When he was finally elected president in 2009, having seen the scrapping of the corruption case, Zuma’s political debts were vast and it showed in the sheer size of his Cabinet and the vagueness of his policies.  

In his first term, the scandal broke of how more than R200 million in public funding had paid for additions to his private home in Nkandla, including a swimming pool and cattle kraal. A cover-up ensued in which ANC ministers and MPs concluded that he did not, and could not, have known how a project that started as a security upgrade spiralled out of control.

Zuma’s stock response to questions in Parliament was a chuckle and denial, however implausible. But the game changed after the ANC expelled Julius Malema, the radical former ANC youth league leader who had helped him topple Mbeki, and who built the Economic Freedom Fighters (EFF) in the wake of the killing by police of 34 striking miners in Marikana.

The president did not go to the mining settlement to face the families of the miners gunned down in the worst police atrocity in post-apartheid South Africa, but Malema did and the EFF won the third place in the next national elections. 

Zuma had spawned a politically deadly enemy with street-fighting skills to match his and an inside knowledge of the ANC under his rule. Tellingly, Malema was able to follow the money and increasingly it pointed to links between the country’s biggest parastatals, Zuma’s family and the Gupta brothers whom Zuma defiantly acknowledged as friends.

When he ignored their questions in the National Assembly, the EFF heckled until they were dragged out by police and this, coupled with the Marikana massacre, drew cries that two decades after apartheid had been toppled, the country had become a security state again. 

And as under apartheid, the country’s judges found themselves on political terrain as the opposition went to court on a near weekly basis to reverse the administration’s decisions, from turning the state broadcaster into a propaganda tool, to giving fugitive Sudanese President Omar al-Bashir free passage. Zuma had subverted or simply ignored all other institutions that could have held him in check, including Parliament.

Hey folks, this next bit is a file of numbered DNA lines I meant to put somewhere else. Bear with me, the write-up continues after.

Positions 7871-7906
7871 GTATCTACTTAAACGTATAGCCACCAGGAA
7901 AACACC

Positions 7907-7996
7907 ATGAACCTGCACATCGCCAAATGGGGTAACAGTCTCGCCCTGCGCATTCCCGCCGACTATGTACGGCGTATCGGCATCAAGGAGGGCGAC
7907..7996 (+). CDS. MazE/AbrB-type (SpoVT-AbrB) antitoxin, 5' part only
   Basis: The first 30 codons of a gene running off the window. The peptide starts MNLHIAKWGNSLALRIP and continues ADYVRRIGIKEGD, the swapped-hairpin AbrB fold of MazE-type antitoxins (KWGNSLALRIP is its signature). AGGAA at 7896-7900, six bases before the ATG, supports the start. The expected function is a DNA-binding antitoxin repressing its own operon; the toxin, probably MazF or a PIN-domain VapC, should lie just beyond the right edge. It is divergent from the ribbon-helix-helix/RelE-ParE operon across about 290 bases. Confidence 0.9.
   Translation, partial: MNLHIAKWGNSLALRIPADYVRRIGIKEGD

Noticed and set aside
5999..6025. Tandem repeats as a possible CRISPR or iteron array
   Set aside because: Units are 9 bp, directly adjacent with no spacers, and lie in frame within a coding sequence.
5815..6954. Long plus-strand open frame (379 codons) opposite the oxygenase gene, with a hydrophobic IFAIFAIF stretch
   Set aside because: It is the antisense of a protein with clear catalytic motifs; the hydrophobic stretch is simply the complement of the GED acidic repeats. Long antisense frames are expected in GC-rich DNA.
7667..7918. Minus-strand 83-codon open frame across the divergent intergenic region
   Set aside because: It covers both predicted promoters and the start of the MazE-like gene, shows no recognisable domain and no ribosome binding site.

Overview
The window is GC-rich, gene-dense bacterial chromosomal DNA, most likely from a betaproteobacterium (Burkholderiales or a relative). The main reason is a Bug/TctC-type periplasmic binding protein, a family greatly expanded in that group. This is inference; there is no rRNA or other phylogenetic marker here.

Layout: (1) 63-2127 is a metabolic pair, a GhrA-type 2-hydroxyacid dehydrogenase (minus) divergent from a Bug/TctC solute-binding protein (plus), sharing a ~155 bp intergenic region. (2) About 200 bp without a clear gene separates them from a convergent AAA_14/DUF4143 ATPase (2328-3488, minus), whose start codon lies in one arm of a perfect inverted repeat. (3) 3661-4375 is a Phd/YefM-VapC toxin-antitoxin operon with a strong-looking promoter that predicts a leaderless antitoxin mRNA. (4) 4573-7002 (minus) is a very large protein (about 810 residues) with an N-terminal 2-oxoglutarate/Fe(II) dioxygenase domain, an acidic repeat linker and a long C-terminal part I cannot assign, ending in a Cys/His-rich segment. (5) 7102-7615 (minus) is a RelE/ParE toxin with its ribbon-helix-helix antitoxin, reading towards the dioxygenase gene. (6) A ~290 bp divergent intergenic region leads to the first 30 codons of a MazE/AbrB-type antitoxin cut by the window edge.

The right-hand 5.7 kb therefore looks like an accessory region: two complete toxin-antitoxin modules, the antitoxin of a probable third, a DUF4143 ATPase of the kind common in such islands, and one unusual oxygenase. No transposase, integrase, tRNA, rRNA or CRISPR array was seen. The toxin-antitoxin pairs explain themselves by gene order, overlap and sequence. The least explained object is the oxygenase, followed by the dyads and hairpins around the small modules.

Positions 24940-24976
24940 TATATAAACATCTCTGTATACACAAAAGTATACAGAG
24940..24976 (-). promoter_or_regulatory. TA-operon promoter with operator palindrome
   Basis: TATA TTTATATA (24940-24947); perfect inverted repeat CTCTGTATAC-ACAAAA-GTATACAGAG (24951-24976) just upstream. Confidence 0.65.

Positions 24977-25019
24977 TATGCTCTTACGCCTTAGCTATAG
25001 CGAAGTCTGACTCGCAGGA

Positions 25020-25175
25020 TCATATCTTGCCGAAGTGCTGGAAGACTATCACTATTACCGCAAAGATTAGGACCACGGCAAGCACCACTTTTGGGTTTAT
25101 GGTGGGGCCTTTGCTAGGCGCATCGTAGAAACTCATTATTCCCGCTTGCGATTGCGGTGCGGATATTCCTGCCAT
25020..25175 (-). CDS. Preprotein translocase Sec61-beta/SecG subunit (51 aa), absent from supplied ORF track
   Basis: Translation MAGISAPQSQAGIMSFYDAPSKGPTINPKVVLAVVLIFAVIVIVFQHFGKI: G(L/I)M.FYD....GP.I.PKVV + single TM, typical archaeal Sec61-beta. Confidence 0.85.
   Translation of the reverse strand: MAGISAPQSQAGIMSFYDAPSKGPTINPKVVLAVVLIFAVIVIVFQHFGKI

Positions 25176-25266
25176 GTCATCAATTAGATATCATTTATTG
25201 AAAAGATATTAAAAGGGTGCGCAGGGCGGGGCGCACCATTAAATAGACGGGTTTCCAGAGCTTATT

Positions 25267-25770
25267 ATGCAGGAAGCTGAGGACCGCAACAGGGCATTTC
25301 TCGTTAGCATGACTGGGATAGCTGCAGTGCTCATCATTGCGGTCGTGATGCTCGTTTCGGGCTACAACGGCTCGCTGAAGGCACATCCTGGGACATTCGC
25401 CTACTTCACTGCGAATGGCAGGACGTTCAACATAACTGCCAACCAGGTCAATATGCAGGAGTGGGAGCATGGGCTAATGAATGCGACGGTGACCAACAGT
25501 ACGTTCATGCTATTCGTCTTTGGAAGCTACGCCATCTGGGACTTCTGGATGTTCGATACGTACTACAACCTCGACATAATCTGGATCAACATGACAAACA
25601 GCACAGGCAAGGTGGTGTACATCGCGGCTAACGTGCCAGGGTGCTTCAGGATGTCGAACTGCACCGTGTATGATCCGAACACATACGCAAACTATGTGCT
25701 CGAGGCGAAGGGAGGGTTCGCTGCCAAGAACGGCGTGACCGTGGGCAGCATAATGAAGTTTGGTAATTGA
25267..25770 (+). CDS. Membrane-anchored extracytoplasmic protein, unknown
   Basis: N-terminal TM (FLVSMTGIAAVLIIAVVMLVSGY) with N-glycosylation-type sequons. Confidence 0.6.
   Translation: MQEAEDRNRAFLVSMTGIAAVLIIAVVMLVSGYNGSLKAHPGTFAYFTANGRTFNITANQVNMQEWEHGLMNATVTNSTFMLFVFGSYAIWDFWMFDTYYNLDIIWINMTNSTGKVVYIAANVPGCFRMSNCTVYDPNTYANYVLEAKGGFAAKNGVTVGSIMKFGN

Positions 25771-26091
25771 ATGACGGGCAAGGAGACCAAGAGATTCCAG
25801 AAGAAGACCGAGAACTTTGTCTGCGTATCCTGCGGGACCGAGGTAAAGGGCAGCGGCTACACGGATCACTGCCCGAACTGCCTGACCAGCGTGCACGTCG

The network of patronage meant that as evidence piled up that his ministers had become pawns of the controversial Gupta family, there was never clear proof they were acting on direct orders from Zuma. 

But politically, the president then over-played his hand as he used a fake intelligence report to fire Pravin Gordhan as finance minister, in a battle for control of the public purse many blamed on a rush to conclude a nuclear power deal far bigger than the arms deal of 20 years earlier.

Populist to the end, Zuma used his last speech as ANC president in December to announce free higher education, though there is no money in the budget to implement the policy. 

When Ramaphosa narrowly won the December 2017 ANC leadership contest over Zuma’s former wife Dr Nkosazana Dlamini-Zuma, the writing was on the wall. His army of loyalists realised they had to look beyond him for their own survival, and to all intents and purposes he was now answerable to Ramaphosa as the new head of the ANC. 

Zuma might have attempted more reckless public announcements or a Cabinet reshuffle, but that door was slammed in his face as the party’s top leaders asked him to step down as president and the party ratcheted up the pressure.

In one of his final plays, he looked up his old foe turned ally King Zwelithini. The visit was vintage Zuma, and signalled an implied threat of violence from supporters in his tribal homeland. 

But Ramaphosa did not blink and for Zuma the end had come. There were a couple more statements of defiance, but late on the night of February 14 Zuma formally announced the end of his rein as president.

– African News Agency (ANA), Editing by Lindiz van Zilla,